(c) Diane Mickelson
Blaming sets up a situation in which it becomes difficult to move forward and puts resolution in the hands of others…. As we finally start understanding that the world outside of us is a reflection of the world inside of us, we finally begin to understand why we may feel confused about who is to blame for the problems in our lives.
If we had a difficult childhood . . .
we may wonder how we can take responsibility for that? In our current relationships, the same questions arise…. We all know that blaming others is the opposite of taking responsibility, but we may not understand how to take responsibility for things that we don’t truly feel responsible for. We may blame our parents for our low self- esteem, and we may blame our current partner for exacerbating it with their unconscious behavior. This all seems to make sense. After all, it is not our fault if our parents were irresponsible or unkind and we are certainly not to blame for our partner’s bad behavior….
Sooooooo, perhaps the problem lies with the activity of blaming itself. Whether we blame others or blame ourselves, there is something aggressive and unkind about it. It sets up a situation in which iy becomes difficult to move forward under the burdensome feelings of shame and guilt that arise. It also puts the resolution of our pain in the hands of someone other than us. We cannot insist that someone else take responsibility for their actions; only they can make that choice when they are ready. In the meantime, if we want to move forward with our lives instead of waiting around for something that may or may not happen, we begin to see the “smartness” of taking the situation into our own hands.
We do this—- be forgiving our parents, even if they have not asked for our forgiveness, so that we can be free…. This does NOT have to be in person or a letter… just forgive them… We end the abusive relationship with our partner, who may never admit to any wrong doing, because we are willing to take responsibility for how we are treated. In short, we love ourselves as we want to be loved and create the life we know we deserve. We leave the resolution of the wrongs omitted against us in the hands of the universe, releasing ourselves to live a life free of blame.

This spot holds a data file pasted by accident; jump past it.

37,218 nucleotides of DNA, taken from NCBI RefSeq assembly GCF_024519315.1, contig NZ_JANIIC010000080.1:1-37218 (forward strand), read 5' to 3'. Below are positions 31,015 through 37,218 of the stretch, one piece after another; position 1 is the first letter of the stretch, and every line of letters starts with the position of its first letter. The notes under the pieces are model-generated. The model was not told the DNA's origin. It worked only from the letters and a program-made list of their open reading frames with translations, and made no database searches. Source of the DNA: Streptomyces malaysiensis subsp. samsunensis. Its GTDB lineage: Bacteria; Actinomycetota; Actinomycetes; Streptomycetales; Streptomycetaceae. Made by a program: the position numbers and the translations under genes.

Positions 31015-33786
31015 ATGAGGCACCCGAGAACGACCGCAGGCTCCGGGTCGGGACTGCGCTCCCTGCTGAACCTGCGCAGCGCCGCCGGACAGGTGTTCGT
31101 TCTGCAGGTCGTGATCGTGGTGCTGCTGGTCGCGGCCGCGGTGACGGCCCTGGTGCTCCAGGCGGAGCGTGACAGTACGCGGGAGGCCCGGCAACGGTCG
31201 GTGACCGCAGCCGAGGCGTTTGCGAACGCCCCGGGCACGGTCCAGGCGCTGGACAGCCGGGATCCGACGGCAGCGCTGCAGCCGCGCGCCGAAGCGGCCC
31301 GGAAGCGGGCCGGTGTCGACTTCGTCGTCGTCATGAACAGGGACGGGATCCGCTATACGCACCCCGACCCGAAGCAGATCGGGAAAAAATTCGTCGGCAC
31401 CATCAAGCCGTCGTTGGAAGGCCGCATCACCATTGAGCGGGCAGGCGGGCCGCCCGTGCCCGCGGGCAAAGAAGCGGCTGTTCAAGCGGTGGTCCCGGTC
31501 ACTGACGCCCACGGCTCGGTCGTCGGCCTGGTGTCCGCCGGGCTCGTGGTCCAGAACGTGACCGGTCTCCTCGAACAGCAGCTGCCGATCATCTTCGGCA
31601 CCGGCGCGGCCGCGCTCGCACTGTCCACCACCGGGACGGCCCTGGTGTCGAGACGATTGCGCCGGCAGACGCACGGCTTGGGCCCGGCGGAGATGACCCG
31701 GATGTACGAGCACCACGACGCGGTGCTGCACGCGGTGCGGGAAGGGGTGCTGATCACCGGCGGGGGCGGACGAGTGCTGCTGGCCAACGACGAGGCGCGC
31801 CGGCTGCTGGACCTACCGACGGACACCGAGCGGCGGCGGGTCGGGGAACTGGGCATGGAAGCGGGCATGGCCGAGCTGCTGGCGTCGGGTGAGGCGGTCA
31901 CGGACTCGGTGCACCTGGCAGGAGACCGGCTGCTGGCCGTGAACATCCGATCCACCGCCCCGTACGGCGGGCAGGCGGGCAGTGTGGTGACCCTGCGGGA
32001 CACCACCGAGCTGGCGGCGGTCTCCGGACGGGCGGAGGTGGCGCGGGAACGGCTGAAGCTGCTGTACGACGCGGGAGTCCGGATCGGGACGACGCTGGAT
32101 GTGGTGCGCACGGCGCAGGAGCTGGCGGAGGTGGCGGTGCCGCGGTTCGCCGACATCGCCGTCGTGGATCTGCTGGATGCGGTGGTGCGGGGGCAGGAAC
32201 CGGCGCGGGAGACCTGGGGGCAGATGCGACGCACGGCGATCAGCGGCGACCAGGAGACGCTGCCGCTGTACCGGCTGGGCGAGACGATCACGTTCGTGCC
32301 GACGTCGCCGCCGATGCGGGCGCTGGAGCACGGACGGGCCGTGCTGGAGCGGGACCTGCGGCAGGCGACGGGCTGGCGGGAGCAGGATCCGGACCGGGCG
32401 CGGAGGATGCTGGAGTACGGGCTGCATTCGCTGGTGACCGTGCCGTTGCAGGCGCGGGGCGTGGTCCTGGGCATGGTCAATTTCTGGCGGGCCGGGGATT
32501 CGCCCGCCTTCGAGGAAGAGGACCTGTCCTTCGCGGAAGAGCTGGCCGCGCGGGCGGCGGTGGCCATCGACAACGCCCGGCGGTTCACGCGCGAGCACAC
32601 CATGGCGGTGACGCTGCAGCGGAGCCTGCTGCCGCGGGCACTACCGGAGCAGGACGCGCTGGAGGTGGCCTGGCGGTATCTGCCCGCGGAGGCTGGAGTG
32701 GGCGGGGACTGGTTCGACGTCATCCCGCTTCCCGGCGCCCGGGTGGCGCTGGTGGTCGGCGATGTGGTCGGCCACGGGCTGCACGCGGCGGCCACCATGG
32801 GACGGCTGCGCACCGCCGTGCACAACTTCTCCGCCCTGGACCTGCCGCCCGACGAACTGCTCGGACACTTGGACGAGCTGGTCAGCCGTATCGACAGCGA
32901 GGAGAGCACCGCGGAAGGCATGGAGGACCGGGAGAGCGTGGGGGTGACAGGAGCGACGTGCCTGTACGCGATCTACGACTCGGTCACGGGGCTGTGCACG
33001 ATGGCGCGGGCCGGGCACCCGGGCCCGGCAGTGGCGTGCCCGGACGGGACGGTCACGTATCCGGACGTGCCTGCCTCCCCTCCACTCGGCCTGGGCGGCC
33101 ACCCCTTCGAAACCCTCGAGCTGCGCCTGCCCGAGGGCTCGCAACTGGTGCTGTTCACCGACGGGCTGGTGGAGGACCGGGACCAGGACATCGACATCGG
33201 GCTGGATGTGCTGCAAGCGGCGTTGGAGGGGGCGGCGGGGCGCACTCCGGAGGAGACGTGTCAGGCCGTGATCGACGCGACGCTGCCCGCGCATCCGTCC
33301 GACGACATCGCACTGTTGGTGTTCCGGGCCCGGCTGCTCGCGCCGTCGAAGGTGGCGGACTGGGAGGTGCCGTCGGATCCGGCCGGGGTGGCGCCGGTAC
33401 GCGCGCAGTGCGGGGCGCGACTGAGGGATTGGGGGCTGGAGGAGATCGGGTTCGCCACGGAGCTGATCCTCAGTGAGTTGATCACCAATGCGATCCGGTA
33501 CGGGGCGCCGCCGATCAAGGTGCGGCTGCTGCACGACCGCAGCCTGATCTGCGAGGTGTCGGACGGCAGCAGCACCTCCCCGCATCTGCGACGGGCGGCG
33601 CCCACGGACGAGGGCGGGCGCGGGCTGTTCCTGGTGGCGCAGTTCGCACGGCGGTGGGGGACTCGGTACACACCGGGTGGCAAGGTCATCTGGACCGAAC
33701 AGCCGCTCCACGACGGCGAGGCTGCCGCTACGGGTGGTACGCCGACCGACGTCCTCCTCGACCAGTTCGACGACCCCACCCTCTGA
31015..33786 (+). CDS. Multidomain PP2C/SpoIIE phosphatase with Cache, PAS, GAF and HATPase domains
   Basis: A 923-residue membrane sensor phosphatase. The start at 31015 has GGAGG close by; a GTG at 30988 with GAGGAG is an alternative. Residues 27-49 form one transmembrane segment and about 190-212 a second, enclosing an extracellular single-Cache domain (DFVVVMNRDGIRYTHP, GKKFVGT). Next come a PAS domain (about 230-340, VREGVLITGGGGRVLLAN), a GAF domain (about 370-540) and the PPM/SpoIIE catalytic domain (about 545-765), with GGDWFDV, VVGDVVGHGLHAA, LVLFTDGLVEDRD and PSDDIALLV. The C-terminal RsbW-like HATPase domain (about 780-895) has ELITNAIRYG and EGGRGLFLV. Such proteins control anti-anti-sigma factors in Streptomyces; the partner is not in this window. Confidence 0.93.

So the Blame game is: a person feels guilty or uncomfortable about something. That person finds a rationale why someone else is to blame. That person blames another. This person gains several benefits from this. He/she is excused from what they have done (which means they can do it again). They can play ‘poor me”. They can also claim social capital over the other person because that person will owe them something in return for their apparent failure. This game is driven by our need to explain …. Also the first person gets to play persecutor and gets to have associated pleasant feelings of power….
The Blame games include:
- Look what you made me do…..
- If it wasn’t for you…….
All in all… watch out for the “Blame Game”….
We keep us stuck….
I personally do not like this game, do you?
But I must admit – I have played it…. not gonna anymore….
Here’s to “unstuckness”…..
Diane Mickelson (PhD, MS, BS) has 35+ years as clinical/educational psychologist and clinical hypnotherapist. Check out the services she offers along with her husband, Loren (PhD, MA, BS). They bring a varied eclectic educational and experiential background to help facilitate an individual’s change. Take advantage of their free newsletter – www.drsmick.com. Diane writes a daily blog at www.dianesmusings.com – check it out. They look forward to helping you facilitate a change in your evolution. Change is here NOW!